Anxiety and the Ambivalences of Human Diet
Several authors have developed the idea that the opposition between ‘neophilia’ and ‘neophobia’ might result from the contradiction between the biological obligation to consume varied food and the cultural constraint: to eat only known, socially identified, and demonstrated foods (Rozin 1976; Fischler 1988). This double constraint characteristic of human’s omnivorous status, which is named the omnivore’s paradox is the source of a fundamental anxiety in the human diet. Food anxiety is thus not new or linked to the present economic climate; it is permanent and must continually be regulated. This is the role of the ‘culinary system’, that subset of the cultural system made of a series of rules defining the order of the edible, and the conditions of preparation and consumption.
This allows the acceptance of a new food by ‘marking’ it gustatively, seasoning it literally ‘with the sauce’ of a cultural space. Inserted in a culture, the eater has only a few decisions to take. It is the culinary system of its society that dictates the decisions to the eater. The culinary system resolves the ‘double bind’ or paradoxical injunction, peculiar to omnivorous status.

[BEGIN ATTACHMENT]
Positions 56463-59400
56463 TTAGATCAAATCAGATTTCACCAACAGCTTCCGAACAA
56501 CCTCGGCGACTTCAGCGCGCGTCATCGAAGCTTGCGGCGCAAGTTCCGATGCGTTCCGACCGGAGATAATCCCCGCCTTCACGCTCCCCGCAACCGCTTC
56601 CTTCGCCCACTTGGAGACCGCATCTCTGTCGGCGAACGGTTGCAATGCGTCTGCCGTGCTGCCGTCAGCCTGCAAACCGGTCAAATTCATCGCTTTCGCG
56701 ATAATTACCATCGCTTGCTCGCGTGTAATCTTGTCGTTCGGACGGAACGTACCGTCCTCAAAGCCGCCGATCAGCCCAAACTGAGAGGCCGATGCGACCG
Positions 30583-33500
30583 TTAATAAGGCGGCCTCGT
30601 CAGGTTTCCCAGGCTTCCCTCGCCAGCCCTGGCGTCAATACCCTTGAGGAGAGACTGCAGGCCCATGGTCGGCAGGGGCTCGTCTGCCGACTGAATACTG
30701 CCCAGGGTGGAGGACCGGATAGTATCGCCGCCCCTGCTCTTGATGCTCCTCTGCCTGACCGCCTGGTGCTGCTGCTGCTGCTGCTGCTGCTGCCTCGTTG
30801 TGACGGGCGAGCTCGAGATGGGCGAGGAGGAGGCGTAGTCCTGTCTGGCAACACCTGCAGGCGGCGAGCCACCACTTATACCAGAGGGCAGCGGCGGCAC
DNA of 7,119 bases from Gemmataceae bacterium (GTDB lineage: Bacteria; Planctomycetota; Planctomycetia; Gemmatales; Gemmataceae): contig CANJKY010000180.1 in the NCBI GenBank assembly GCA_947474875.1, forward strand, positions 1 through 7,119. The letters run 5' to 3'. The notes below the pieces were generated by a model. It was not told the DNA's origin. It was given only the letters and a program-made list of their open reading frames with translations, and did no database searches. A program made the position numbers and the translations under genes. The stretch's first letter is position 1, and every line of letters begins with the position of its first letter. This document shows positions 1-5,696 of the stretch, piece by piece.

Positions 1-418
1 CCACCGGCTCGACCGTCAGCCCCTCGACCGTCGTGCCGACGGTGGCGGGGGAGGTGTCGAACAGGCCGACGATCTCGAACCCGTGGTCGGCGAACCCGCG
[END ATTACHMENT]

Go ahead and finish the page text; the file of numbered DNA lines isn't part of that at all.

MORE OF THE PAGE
Dietary modernity and the anxieties that attend it are then interpreted on the mode of a crisis of the regulating function of culinary systems. The weakening of social constraints weigh heavily on the eater, associated on the one hand with the increase of individualism, and on the other hand with the industrialisation of food production, transformation, and marketing that cut the link between humans and their food. These generate a context within which ‘dietary anxiety’ dominates. It is possible to distinguish different dimensions of the ambivalence of human diet to which particular forms of anxiety correspond (Beardsworth 1995; Poulain 2017 ).
The first ambivalence is between pleasure and displeasure. It accounts for the fact that diet can be at the same time a source of sensuality, plenitude, intense sensorial pleasure, but also cause a whole range of disagreeable sensations, going from simply ‘unpleasant’ to disgust that can cause nausea, if not vomiting. Anxiety then has sensorial and hedonic components.
A further ambivalence is linked to the complexity of the link between diet and health or illness. It is rooted in the fact that food is a source of energy, vitality, health, but at the same time a vector of poisoning, a potential cause of illness, of disorders. The effects of these disorders can appear on a very short timescale. But the risks for the health can also be felt over the medium or even the long term, as it is the case for some toxins (e.g. micro-toxins) of deficiency or extra load in some nutriments or new contaminating agents as prions, responsible for BSE. The anxiety that goes with incorporation here is of a sanitary order. It is from this that we find the contradiction between two principles connecting diet with health, the first one formulated by Hippocrates, ‘Thou shall do your medicine from food’, and the second by the adage ‘man digs his grave with his teeth’.